Anthocyanin biosynthesis plays a critical role in determining petal coloration. Therefore, the expression patterns of core genes in the ABP, including CHS, CHI, F3H, FLS, F3’H, FLS, DFR, ANS, UDP anthocyanin 3-O-glucosyltransferase (UA3GT), and UDP anthocyanin 5-O-glucosyltransferase (UA5GT), were studied in detail (Fig. 2; Tab. S2). Among three CHS genes, c92309_g1 and c76536_g1 were down-regulated, while c86449_g1 was up-regulated in blotched parts. All three CHI genes (c85309_g1, c81101_g1 and c90431_g1) were down-regulated in the blotched parts. Among six FLS/F3H genes, five (c66711_g2, c102156_g2, c90288_g1, c90288_g2, and c74235_g1) were up-regulated in blotched part, while c95301_g1 in the non-blotched part was about two times higher than that in blotched parts. Two F3H genes (c29941_g1 and c120885_g1) were down-regulated, F3’H (c98915_g1) was up-regulated, and two FLS genes (c62726_g1 and c62726_g2) were up-regulated in the blotched parts. Among DFR and ANS genes, there were few differences between blotched and non-blotched parts, except for a slight down-regulation of c88288_g1 and slight up-regulation of c96059_g1 in blotched parts, respectively. Seventeen UDP anthocyanin glucosyltransferase (UAGT) genes were identified in the transcriptome data. Three UAGTs genes (c132695_g1, c126517_g1 and c9624_g1) showed little difference of expression levels from transcriptomes between blotched and non-blotched parts, except for 9 UAGTs, which were down-regulated (c95107_g1, c128309_g1, c8473_g1, c99617_g1, c44319_g1, c51545_g1, c44249_g1, c93571_g1 and c96046_g2) and 5 UAGTs, which were up-regulated (c97667_g1, c51545_g2, c93787_g2, c95696_g1 and c95696_g2) in the blotched part, which suggested differential anthocyanin glycosylation occurring between the blotched and non-blotched parts of P. ‘He Xie’ petals. Therefore, we focused on glycosyltransferase genes for further examination.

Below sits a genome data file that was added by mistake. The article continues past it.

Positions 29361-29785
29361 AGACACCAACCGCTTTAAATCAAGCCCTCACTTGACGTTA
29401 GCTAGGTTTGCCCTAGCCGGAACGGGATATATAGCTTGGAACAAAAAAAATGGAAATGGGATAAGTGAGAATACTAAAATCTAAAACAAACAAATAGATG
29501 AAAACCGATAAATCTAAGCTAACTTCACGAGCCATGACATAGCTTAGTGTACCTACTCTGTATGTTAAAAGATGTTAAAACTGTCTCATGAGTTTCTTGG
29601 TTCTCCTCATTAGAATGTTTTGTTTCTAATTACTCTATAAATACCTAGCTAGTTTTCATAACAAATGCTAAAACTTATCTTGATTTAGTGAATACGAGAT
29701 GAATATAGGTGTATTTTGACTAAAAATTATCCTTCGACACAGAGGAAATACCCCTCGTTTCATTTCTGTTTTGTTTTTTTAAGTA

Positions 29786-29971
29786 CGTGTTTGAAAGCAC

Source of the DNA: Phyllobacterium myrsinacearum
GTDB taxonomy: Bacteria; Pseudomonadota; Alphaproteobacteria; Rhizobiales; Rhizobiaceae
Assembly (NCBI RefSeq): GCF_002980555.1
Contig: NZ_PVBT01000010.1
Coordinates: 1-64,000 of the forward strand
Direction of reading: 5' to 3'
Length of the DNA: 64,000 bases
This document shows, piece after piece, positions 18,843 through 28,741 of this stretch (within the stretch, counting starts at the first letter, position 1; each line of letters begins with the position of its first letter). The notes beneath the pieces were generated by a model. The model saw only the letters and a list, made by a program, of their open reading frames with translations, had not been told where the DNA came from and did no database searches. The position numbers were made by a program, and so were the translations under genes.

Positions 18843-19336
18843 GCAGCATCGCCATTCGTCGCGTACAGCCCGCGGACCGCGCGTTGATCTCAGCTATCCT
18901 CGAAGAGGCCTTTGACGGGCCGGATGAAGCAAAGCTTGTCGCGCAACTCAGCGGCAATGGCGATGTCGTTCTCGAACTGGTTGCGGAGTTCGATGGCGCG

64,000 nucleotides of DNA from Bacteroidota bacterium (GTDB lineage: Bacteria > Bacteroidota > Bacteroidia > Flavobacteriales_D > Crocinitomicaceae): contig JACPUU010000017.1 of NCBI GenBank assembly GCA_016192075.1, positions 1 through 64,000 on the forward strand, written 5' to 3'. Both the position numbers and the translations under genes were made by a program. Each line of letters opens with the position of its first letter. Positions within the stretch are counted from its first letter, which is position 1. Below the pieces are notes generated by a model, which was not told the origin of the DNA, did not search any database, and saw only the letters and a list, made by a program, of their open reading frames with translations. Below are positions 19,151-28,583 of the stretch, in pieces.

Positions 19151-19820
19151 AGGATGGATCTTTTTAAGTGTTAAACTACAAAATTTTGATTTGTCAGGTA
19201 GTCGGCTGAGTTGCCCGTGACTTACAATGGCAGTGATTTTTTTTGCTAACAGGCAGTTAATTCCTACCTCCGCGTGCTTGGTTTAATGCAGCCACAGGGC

Expression patterns and sequence analysis of PhUGTs involved in anthocyanin biosynthesis in P. ‘He Xie’ petals